Back in the early 90s, I joined the senior management team of a regional retail chain. I was new to the company and had moved there from out of town. The rest of the leadership team was made up of longstanding executives — people who had been there for years (in some cases, decades).
Not surprisingly, my colleagues enjoyed telling the positive story of their achievements. And that was fine, they had certainly accomplished quite a bit.
But the market and competitive landscape were changing; they were blind to the ways in which we were being newly threatened. In my view, if we didn’t evolve our strategic positioning, we were in danger of falling behind, or worse.
Were these executives unusual in this way? Not at all, unfortunately. Organizations work hard to build cohesiveness and teamwork among their employees and people like to feel good about the things they are doing well. Toss in the human tendency for confirmation bias and it’s easy to overlook a lot:
Sales were off a bit last month? That may have been due to bad weather or some other factor — it’s probably just a blip.
Donations are down from prior years? It’s probably the economy or the change in tax laws.
Given this predisposition towards the positive, how do you raise issues and deliver news that may not be welcomed? There is a perceived (often real) risk that by pointing out bad news or blind spots — even if it helps avoid bad things from happening — one will be labelled “not a team player,” perhaps getting sidelined or even fired as a result.
Here then, are some suggestions for highlighting — and slaying — those organizational sacred cows…
Just the Facts
It’s important to make sure your insights are not driven by instinct or emotion — but that they can be supported by facts. In a business environment (if not the world at large!), facts should form the basis for decision making.
Make sure you gather your data — published or internal research, financial trend data, analogous examples, etc. — and build a clear and well-structured explanation. As I have often counseled other consultants, clients have their own opinions. If your advice seems like it is based on just your opinion… well, they most likely prefer theirs.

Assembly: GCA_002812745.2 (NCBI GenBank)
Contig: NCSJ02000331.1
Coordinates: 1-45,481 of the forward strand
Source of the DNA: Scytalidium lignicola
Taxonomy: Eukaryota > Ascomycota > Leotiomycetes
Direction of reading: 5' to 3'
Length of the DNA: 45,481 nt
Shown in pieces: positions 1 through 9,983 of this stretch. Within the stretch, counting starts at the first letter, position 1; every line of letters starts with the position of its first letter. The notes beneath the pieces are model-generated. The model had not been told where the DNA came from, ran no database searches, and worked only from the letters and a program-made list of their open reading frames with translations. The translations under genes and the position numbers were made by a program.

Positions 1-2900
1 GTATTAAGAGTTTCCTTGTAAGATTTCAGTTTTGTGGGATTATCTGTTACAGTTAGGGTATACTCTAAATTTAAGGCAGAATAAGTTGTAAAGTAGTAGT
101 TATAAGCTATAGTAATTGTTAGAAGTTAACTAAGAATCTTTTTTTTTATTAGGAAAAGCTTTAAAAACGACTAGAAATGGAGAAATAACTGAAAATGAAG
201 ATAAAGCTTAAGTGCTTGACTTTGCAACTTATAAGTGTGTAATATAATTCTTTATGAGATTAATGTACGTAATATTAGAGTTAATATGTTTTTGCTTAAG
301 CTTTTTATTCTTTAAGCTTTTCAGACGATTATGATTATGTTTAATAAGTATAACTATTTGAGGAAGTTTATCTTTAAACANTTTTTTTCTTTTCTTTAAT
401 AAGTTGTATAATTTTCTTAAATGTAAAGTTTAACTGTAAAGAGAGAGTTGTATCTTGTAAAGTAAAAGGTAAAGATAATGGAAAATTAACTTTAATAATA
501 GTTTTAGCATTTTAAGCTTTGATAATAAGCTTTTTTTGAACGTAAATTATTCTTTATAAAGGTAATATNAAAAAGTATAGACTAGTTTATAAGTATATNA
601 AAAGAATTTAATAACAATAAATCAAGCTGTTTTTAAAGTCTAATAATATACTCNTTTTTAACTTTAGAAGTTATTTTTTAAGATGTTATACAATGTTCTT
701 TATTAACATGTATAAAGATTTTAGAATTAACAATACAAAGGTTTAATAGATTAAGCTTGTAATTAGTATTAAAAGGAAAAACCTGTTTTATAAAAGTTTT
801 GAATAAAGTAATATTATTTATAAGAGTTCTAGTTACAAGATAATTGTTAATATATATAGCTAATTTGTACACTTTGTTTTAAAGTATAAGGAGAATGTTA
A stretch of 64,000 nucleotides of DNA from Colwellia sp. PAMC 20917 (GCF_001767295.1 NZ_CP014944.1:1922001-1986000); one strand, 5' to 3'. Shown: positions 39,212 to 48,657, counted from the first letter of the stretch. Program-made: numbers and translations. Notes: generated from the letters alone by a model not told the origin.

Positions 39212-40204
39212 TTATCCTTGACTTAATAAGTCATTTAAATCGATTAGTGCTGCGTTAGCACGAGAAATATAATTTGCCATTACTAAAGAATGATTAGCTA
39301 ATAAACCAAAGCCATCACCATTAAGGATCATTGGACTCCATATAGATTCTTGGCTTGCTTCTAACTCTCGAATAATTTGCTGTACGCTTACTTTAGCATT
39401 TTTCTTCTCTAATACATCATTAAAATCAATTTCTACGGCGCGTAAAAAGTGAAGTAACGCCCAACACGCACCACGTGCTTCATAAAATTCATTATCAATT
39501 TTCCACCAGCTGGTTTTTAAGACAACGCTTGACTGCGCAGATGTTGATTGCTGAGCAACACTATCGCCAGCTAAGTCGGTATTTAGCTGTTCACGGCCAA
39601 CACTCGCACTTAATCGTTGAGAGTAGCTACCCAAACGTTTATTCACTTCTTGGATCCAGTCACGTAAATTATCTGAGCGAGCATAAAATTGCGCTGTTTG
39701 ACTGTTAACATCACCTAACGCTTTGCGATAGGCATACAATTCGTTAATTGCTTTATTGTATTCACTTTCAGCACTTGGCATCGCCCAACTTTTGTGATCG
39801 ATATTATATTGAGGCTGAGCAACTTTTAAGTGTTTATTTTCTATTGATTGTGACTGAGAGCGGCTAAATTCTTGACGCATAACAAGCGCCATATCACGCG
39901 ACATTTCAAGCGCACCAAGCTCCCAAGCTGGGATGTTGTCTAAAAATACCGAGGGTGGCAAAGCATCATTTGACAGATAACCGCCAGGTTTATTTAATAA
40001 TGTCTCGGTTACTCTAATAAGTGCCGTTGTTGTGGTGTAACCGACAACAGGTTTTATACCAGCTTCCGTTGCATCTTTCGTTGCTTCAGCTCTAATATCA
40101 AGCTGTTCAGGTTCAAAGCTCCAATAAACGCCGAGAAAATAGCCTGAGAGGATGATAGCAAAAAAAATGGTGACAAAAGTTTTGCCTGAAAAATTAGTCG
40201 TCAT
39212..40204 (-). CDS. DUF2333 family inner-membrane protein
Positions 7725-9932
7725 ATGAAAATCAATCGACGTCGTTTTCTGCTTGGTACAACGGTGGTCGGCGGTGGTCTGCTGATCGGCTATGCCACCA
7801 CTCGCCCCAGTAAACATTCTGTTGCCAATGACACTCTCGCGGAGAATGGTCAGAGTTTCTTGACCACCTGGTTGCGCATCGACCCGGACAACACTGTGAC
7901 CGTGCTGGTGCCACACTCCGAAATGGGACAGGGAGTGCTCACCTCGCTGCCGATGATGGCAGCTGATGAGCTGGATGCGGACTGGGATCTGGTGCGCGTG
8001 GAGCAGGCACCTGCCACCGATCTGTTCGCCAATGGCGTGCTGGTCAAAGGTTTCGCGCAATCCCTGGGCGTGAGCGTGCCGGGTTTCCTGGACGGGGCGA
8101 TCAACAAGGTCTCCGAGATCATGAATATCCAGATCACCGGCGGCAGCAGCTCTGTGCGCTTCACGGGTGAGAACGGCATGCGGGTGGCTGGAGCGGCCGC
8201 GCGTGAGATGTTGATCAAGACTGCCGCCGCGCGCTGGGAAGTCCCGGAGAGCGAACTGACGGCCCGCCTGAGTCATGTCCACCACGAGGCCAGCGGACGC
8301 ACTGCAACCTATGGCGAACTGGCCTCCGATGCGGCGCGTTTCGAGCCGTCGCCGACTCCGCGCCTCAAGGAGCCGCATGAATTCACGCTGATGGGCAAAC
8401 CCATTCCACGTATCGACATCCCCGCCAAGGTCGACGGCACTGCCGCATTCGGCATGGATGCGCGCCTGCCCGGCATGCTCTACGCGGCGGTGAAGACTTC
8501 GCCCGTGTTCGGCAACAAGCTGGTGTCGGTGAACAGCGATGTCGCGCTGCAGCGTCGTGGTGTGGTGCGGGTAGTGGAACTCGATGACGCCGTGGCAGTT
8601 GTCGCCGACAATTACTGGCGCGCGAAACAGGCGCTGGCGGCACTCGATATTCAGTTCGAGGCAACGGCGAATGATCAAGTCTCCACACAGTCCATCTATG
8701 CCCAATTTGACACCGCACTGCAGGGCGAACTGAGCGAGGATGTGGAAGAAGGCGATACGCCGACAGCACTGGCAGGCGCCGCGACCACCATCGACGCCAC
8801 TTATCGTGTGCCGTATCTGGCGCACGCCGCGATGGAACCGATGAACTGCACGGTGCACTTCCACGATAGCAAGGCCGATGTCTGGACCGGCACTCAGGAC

In my retail experience mentioned above, I spent months gathering data — external from industry analysts as well as our own internal consumer research. Then I developed a framework that leveraged the data in a way that my colleagues could think about shopper behavior and merchandise categories in a different way. And I developed a structured process for a weekend offsite where we could share this framework and discuss it and its implications.
By centering the conversation on facts, rather than opinion, we were able to move together in a new direction.
Give it Time
When ideas run contrary to long held beliefs or are based on a different way of looking at things, it takes time for people to internalize and accept them. Change is especially difficult when prior beliefs have led to positive results in the past.
In my retail experience, I took my time in suggesting changes. The process may have culminated in a weekend offsite, but I had spent months leading up to that by meeting individually with fellow executives, sharing initial bits of data, and voicing my personal observations.
I didn’t try to press a conclusion, but rather asked for their interpretation of this data and analysis. By the time we arrived for the offsite, everyone in attendance had been given time to think about things in a new way.
Senior executives may enjoy mystery novels when reading for fun, but they don’t enjoy enduring a mystery when being presented to. Here, the old adage for structuring recommendations applies: “Tell them what you’re going to tell them; tell them; then tell them what you told them.”
The advantage of this approach is that by beginning with your recommendations, your audience can listen with the outcome in mind and follow how you got there. If, instead, you save your recommendations for the end, you’ll have given listeners time and information that may result in their reaching an entirely different conclusion.
That said, when the conclusion you are building towards would be considered “bad news,” it can make more sense to lead the discussion through the logic, with step-by-step “reveals” that bring them towards this new view. For example, when a growth strategy I undertook for a glass bottle manufacturer led me to conclude that, rather than there being growth opportunities, instead some plants would need to be closed or consolidated, I avoided leading my presentation with that conclusion.
Slaying the sacred cows is never easy and I confess that in my own experiences as both employee and consultant, the results have been mixed; some people and organizations are simply unwilling to see things in a new light.
It’s worth noting as well that effective leadership requires establishing a “safe” environment for the raising of new and even controversial ideas. Absent that, employees will either keep quiet — which means that threats and opportunities may be missed — or leave for places that are more welcoming to diverse points of view. Neither outcome is positive for the organization.